One of our books is suffering from considerable delays at the moment. Authors, particularly newer ones, are getting quite anxious. Those who been there before are just getting on with the next piece and have probably not even noticed that we’ve passed the next dead-line.
There are so many factors we can’t predict when we set our dates. Here are a few that we’ve encountered this time:
Authors not returning edits
Authors not supplying bios
Authors not responding to emails
Hidden tables in texts that won’t be removed – we’ve had to retype whole sections of text with the greater margin for error that that brings
Okay, so curly double quotes are unfashionable at the moment, but that’s what we’ve asked for and changing the single quotes is not as easy as you might think. If you do it too automatically you can create new errors.
Peculiar formatting embedded in the text – so it too has had to be retyped
Normally, even with up to 24 authors, there isn’t too much of this sort of thing. There will always be some. For some reason, this time there’s rather a lot. It’s come at a time, too, when we’re changing our web site and getting out royalties.
As I’m also a published writer I can see both sides of this. So, I’m not surprised that one book has that has 43 authors contributing about 1500 words each has been delayed by 18 months. Six months or so seems to be the norm these days on complex productions. Even a piece of flash fiction I had accepted a year ago came out two weeks ago instead of November 2011. All sorts of things can happen that are not anybody’s fault particularly. Life can catch up with us all and that often explains the delays, especially when you’re dealing with a large group of people.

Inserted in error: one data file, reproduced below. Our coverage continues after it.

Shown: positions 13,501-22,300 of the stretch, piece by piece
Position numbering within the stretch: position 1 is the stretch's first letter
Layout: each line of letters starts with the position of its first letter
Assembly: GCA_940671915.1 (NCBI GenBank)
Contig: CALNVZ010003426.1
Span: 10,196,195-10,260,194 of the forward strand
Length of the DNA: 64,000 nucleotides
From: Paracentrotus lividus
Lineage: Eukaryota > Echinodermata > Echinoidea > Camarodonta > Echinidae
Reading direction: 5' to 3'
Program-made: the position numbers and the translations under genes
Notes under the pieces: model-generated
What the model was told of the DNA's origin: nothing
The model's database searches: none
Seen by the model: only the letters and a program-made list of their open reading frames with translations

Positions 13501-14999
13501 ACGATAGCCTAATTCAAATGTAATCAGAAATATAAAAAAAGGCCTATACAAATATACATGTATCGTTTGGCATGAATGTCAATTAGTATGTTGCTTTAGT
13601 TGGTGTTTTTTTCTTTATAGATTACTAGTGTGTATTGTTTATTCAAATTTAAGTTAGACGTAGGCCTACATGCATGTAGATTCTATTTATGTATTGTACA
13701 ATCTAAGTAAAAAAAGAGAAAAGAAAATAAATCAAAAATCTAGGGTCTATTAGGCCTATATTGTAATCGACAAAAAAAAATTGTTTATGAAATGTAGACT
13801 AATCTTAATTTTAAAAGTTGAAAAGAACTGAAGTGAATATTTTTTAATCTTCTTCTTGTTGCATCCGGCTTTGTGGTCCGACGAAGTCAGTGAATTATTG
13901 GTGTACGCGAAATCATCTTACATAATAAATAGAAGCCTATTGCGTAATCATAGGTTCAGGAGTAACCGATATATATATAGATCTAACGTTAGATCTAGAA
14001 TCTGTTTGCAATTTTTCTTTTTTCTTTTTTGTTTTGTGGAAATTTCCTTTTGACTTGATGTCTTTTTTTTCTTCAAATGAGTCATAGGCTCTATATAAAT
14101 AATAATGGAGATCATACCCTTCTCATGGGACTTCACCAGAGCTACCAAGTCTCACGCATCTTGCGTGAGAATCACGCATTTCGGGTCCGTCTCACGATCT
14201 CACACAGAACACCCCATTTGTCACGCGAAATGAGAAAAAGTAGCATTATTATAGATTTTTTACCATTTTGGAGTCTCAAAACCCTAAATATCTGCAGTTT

In productions that involve a smaller number of people, it may be hard sometimes for writer / editor / designer to agree. This isn’t about major rows and fallings out but about each person involved trying to make sure that the most professional job possible is done.
And don’t you know it. Nearly always your editor sends you your rewrites or proofs at the worst moment possible. I remember doing my minor amendments for my PhD, responding to editorial comment on two novels, giving a final critique to a novel I was editing and marking two undergraduate classes’ final assignments in the space of two weeks. I just had to knuckle down and use some clever critical time-planning. I managed it and even had time to spare most days.
I encourage people to follow me on Twitter. And if you DM me there I’m going to reply in up to 140 characters so it’s going to take less time. But please, look through my messages first – the information you seek may already be there.
Believe me, publishers work hard – whether they’re one of the Big Six or a small indie. We don’t always have time to communicate, much as we’d love to and much as we love you. The ten hour day is the norm and sometimes it’s even longer. It doesn’t kill us because we love what we do. It’s a vocation, not a job. There does, however, seem to be an infinite number of tasks and only a finite amount of time. We crave your patience.